This isn’t so much an answer as it is a call to be the answer. The US government, for the most part, is done with Iraq. The Iraqi government has made clear its disinterest in, and even brazen opposition to, American influence and cooperation. After almost a decade of occupation, who can blame them? I was 14 years old when this war began. I didn’t lobby for war. I wasn’t personally or individually responsible for what happened in Iraq, most Americans aren’t, directly. Regardless of your individual role of involvement or un-involvement, we are all responsible. As things fell apart, we remained pre-occuppied, half a world away. We dismantled a country, a people, and a society, and afterwards put forth a lackluster effort to reassemble it.

So what do we owe Iraq? We owe Iraq healing. We owe the people reconciliation. It’s not as much about trying to be fair as it is simply being human. I don’t think what we did was human, but the cost was — in deepest and most profound of ways. War displays the most abhorrent side of our humanity. Scars inflicted in a moment can last a lifetime. Lives are shattered in an instant, irreversibly transformed. It’s the human pain, the loss, and the indifference we showed to it all, that matters.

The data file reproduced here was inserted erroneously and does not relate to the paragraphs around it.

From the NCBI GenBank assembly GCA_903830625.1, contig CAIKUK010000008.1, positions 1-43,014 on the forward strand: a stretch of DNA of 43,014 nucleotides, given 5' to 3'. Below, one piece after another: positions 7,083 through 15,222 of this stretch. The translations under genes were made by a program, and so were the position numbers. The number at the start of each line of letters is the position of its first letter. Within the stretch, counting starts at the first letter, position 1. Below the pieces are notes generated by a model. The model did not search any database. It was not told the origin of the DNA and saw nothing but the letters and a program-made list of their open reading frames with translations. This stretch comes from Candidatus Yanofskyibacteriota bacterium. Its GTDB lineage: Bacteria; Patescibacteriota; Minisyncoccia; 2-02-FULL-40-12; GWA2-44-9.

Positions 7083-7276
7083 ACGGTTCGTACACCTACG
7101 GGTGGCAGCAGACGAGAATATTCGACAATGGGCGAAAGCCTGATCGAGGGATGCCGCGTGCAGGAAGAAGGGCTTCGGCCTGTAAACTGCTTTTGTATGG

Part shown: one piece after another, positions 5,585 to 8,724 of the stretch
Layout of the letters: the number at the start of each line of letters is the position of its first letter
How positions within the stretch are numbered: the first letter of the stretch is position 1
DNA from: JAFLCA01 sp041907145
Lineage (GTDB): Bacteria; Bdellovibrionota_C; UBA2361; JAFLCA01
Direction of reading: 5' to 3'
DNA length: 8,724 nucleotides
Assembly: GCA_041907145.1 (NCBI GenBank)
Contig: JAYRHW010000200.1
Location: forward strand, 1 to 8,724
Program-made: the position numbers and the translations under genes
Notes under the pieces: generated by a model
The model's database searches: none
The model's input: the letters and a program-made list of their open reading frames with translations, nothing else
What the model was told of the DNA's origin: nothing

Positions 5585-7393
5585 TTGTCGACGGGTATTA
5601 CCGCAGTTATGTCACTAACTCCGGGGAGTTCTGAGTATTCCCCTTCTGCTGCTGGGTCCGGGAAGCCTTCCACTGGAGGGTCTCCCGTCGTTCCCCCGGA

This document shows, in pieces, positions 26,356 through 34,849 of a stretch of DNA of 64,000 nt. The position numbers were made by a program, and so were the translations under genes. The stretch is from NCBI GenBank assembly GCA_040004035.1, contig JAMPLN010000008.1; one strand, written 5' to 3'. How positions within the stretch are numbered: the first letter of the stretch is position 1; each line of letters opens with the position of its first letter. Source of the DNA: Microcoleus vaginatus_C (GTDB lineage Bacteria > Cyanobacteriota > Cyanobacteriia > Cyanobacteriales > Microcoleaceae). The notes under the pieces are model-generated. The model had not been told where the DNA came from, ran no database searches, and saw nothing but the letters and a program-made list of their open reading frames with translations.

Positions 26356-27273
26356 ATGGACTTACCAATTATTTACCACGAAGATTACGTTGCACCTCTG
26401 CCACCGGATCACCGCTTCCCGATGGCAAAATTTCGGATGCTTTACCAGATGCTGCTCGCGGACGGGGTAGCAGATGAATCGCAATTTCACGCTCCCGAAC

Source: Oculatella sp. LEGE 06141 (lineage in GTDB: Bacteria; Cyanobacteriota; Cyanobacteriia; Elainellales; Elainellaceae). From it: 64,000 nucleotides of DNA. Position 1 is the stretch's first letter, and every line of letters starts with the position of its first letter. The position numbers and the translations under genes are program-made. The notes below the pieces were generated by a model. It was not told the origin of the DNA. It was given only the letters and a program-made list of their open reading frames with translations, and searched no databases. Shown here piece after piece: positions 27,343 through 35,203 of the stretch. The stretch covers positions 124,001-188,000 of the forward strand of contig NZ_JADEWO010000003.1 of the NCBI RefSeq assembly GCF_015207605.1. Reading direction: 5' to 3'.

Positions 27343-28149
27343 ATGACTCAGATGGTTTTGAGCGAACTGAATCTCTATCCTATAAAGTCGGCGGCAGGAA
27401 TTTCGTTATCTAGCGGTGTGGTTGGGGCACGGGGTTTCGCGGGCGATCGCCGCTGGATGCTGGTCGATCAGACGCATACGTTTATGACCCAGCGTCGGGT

How do we offer healing?

There is an axiom that serves as the driving force behind a group of reconciliation workers in Iraq, the Preemptive Love Coalition. The word preemptive, which was used ubiquitously in the run-up to the Iraq war, has taken on the task of peace rather than violence.

“Violence unmakes the world, but preemptive love unmakes violence, and remakes the world.” – Jeremy Courtney, Founder- Preemptive Love Coalition

The best way to give some direction on how to offer healing is two give examples of a couple friends. Bold and sacrificial love brings about healing and reconciliation. Preemptive Love is a group of Americans working in Iraq to provide life saving heart surgeries for Iraqi children. This is their peacemaking mission.

Some other friends of mine are releasing non-fiction book and documentary about the good Samaritan story in wartime Iraq. A group of American peacemakers were already working towards reconciliation in 2003 when the US invaded. A bus accident in western Iraq found them in the care of Iraqis in the community of Rutba. The peacemakers returned to Iraq, unarmed during the invasion, to thank their good Samaritans. The story is being told through the book and film, The Gospel of Rutba.

Healing starts with a desire and vision for love and reconciliation. It requires humility and partnership. In the shadow of devastation, there exists the potential to offer hope and the remaking of a world undone. The quote by Anthony Shadid is enough to make me weep and begs the question: How will you offer and support healing?